Rockets have landed near the Afghan’s Presidential Palace located in Kabul during prayer for the Eid al-Adha Muslim festival, said officials and media reports.
According to the Reuters news agency, there were no direct reports of injury, citing local media reports on Tuesday. Not very immediately the apparent who was behind the attack.
President Ashraf Ghani continued with prayers despite some loud explosions in the area, TV images showed. Rockets, fired around 8 am (3:30 GMT), were heard in a fortified green zone that accommodated the palace and several embassies, including the US mission.
Ghani then delivered a speech from the outdoor podium, broadcast on local media. At least three rockets landed in the capital of Afghanistan when the city marked the beginning of a Muslim holiday, said Ministry of Home Affairs spokesman Mirwais Stanekzai.
“Today Afghan enemies launch rocket attacks in various parts of Kabul,” Stanekzai said. “All rockets hit three different parts. Based on our initial information, we did not have the victim. Our team is investigating in the matter.”
Rockets have also been aimed at the Presidential Palace many times before in the past, in the last in December. The attack coincided with the attacks of the Taliban, which swept throughout the country. When foreign forces ended. With the withdrawal of troops scheduled to be completed on August 31.
Unlike the previous few years, the Taliban did not declare a ceasefire during the Idul Fitri vacation this year. However, there was an urgent call from the Afghan civil society and the international community to end the battle.
On Monday, 15 diplomatic missions and NATO representatives in Kabul urged the Taliban to stop the attack, just hours after the Afghan group and the Afghan government failed to approve a ceasefire in their talks in Doha.
“Taliban offensia is in direct contradictions with their claims to support negotiated settlement,” read the statement. “It has resulted in the loss of innocent Afghan lovers, including through sustainable targeted murders, the displacement of civilians, looting and building buildings, vital infrastructure destruction, and damage to communication networks.”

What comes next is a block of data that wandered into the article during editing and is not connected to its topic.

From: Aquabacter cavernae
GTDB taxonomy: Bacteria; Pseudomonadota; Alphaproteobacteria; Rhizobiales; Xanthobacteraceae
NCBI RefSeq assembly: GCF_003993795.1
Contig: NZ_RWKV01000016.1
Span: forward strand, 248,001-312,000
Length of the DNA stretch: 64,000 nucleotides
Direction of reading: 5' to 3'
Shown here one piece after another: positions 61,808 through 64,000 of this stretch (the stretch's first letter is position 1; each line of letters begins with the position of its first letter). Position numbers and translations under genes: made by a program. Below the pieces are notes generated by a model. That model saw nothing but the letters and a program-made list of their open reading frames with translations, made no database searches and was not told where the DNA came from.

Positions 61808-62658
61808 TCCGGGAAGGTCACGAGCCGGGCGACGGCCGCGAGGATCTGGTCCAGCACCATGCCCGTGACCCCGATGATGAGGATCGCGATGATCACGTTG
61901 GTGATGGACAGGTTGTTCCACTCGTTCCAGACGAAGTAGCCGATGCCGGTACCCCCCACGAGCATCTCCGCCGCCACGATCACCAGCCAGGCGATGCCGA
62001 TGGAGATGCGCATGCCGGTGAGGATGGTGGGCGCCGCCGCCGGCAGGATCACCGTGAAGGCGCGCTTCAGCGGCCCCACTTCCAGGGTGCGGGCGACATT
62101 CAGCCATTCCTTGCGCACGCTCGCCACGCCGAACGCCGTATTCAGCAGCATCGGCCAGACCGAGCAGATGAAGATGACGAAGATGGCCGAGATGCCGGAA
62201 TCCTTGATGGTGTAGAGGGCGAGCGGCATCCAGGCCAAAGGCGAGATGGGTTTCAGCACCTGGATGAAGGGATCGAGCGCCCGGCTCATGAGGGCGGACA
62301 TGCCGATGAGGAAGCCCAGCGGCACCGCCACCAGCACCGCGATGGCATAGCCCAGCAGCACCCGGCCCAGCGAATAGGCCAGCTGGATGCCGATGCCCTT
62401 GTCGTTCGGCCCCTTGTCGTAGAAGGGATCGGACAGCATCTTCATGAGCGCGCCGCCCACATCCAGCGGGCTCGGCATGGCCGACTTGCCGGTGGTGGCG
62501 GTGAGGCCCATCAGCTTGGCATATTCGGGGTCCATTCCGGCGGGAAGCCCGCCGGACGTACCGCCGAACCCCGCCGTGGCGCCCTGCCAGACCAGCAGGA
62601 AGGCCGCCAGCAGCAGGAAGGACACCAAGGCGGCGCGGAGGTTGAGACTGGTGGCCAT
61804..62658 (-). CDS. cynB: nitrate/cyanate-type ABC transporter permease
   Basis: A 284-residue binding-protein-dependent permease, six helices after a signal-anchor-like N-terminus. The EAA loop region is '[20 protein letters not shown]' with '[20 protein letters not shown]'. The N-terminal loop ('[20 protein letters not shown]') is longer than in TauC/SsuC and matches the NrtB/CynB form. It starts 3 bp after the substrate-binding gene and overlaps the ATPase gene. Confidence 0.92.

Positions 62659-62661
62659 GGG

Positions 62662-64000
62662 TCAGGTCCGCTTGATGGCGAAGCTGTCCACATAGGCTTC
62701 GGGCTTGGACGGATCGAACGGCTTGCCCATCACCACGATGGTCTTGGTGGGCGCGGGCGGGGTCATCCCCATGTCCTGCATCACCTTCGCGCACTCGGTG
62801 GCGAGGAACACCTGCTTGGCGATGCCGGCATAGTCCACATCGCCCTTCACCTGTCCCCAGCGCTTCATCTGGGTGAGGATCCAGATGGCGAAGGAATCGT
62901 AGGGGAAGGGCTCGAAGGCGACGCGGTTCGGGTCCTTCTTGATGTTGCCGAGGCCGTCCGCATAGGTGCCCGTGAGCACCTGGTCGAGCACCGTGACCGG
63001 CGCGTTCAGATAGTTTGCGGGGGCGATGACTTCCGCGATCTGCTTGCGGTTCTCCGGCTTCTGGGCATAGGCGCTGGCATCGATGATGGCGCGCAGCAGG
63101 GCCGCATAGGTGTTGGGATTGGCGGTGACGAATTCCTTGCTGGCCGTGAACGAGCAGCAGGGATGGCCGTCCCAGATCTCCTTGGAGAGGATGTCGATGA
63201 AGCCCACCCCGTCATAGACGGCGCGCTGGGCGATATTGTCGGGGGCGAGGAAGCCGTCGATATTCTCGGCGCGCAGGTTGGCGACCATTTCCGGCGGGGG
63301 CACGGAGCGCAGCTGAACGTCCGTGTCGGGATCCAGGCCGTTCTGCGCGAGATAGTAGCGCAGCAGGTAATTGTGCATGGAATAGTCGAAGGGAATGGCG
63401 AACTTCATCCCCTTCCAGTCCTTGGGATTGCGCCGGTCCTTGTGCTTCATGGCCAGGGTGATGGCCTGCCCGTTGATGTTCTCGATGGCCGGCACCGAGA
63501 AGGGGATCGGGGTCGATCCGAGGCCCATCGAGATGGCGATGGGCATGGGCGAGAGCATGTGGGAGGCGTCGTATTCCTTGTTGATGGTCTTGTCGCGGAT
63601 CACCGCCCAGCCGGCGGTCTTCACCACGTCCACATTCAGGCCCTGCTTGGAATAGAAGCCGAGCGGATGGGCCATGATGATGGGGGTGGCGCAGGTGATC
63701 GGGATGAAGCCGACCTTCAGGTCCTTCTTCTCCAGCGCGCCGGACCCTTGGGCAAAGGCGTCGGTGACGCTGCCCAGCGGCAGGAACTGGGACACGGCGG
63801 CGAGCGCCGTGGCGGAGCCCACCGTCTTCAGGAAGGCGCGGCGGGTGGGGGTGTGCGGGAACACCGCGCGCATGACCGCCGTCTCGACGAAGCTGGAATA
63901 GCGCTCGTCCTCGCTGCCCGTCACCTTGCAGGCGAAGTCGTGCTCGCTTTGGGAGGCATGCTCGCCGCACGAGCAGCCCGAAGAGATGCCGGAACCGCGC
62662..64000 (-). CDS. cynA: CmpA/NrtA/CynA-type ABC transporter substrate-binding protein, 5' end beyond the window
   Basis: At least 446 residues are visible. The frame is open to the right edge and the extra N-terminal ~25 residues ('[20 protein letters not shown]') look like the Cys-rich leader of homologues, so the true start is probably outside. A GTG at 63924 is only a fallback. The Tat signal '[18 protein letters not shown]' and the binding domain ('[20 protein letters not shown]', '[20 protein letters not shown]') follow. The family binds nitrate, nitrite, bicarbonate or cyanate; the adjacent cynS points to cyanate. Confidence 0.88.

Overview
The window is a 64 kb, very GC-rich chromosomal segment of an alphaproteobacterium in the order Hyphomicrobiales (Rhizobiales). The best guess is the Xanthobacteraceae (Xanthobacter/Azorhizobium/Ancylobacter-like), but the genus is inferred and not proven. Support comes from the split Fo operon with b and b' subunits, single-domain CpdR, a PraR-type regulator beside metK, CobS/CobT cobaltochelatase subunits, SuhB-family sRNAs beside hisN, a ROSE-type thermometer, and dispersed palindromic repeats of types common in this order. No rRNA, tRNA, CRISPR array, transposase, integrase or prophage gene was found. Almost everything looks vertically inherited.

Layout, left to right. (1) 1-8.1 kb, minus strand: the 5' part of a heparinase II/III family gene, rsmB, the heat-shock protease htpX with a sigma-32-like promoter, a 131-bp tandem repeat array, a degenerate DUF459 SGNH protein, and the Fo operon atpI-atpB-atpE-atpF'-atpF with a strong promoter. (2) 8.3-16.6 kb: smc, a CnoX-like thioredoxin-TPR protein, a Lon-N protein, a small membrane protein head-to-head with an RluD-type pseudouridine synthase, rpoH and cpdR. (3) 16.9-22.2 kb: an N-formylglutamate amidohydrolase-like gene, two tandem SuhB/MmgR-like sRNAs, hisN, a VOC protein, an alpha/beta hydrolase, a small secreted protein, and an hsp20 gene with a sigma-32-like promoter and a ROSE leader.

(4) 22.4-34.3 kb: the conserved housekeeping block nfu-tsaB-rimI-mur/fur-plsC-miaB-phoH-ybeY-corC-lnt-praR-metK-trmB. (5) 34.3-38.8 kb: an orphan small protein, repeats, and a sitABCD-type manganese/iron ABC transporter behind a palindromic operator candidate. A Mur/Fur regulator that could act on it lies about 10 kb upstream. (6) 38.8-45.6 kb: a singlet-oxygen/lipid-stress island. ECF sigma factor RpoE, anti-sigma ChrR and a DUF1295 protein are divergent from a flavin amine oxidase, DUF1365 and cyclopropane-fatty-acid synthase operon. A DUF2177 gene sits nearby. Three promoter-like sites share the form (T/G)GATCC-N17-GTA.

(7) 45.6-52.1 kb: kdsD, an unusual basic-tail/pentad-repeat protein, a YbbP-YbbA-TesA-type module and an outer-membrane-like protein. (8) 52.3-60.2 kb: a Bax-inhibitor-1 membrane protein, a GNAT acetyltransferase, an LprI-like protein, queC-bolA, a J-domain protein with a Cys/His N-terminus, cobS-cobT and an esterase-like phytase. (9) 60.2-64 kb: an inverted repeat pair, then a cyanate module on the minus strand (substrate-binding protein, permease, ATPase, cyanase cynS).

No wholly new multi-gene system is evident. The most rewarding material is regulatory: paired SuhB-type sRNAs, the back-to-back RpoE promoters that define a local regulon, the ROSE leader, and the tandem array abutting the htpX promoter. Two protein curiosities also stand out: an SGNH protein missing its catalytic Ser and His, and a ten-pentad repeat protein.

For months, both parties had met and went in Qatarmal Qatar but had reached a little, with talks seem to have lost momentum when the Taliban made a sweeping increase.
On Sunday, a joint statement said they have agreed to the need to achieve “only solutions” and meet again next week. “We also need to agree that there should be no pause in negotiations,” Abdullah Abdullah, who oversees the Delegation of the Afghan government, said on Monday.
After the weekend’s summit, Turkish President Recep Tayyip Erdogan announced that his government hoped to start talks with the Taliban for the group’s rejection to let Ankara run Kabul airport after US forces withdrew from Afghanistan.
Turkey has negotiated with US defence officials on the offer to secure the airport, which is the key to allowing the state to maintain a diplomatic presence in Afghanistan after the withdrawal of troops.
Last week, the Taliban called Turkey’s offer “despicable”.
The battle, meanwhile, continued in Afghanistan, with the Taliban and the government claimed. To increase in various parts of the country. During the weekend, the Taliban’s highest leader Hibatullah Akhundzada said he was “very helpful” in a political settlement – even when the group continued his attack. The Taliban has arrested the district, won the border crossing and circling the provincial capital when foreign troops prepared to exit at the end of August fully.
In Washington, the Ministry of Foreign Affairs said that around 700 translators and family members near those who escaped Afghanistan would be transferred to a military base in Virginia.